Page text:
Ofgem has promised to provide clarity by November on whether it will maintain electricity trading arrangements that require large players to act as ‘market makers’ at two periods during the day.
The market-making requirements was introduced as part of Ofgem’s ‘secure and promote’ reforms, intended to make it easier for small suppliers and generators to buy and sell power. Before the market making was introduced, they had complained that they could not find willing counterparts when they wanted to trade.
Some argue that the arrangements – intended to be a short-term measure to improve liquidity - have had the effect of driving all trades towards those periods. That might make it hard for small companies to make fast deals in the event they had to react to volatile prices outside those periods, potentially leaving them exposed to big costs. That is a particular concern this winter, when prices are expected to be more volatile because last minute actions by the System Operator (charged back to companies ‘out of balance’ as so-called ‘cash out’) will be costed on the most expensive action (so-called Par 1) rather than an average of 50 actions. That change is due to take effect on 1 November and may cause price spikes.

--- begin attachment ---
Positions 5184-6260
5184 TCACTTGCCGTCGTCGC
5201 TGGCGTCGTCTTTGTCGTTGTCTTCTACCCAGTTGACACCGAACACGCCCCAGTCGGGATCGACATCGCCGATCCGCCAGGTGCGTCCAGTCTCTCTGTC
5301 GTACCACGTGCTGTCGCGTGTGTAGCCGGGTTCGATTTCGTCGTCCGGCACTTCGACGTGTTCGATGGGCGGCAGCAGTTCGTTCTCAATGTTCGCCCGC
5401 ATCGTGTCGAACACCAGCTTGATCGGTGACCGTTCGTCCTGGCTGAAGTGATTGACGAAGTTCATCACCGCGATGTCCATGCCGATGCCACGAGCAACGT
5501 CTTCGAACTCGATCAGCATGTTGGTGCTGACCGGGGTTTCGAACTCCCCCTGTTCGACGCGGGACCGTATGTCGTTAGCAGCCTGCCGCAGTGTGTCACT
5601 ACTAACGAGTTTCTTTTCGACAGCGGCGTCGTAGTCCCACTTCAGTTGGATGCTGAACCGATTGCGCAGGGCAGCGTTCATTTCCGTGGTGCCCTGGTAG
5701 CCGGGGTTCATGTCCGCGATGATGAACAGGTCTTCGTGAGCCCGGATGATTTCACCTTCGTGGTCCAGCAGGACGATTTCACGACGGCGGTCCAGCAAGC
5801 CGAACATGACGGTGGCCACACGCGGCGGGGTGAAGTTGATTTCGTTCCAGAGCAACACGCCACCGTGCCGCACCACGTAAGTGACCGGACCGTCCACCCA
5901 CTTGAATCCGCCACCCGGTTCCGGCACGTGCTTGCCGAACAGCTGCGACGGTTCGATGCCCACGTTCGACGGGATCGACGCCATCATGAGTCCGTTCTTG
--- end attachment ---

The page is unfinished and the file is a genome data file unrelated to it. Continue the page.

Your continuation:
Others argue that if large companies are not required to be market makers at those times we will return to a situation where small players find it hard to trade at any time. Some also question whether it is sensible to make the change while the effects of a shift to Par 1 are not known and there are other sources of market uncertainty.
Ofgem is still deciding on its course of action but promised that it would publish its views by the time the Par1 change takes effect.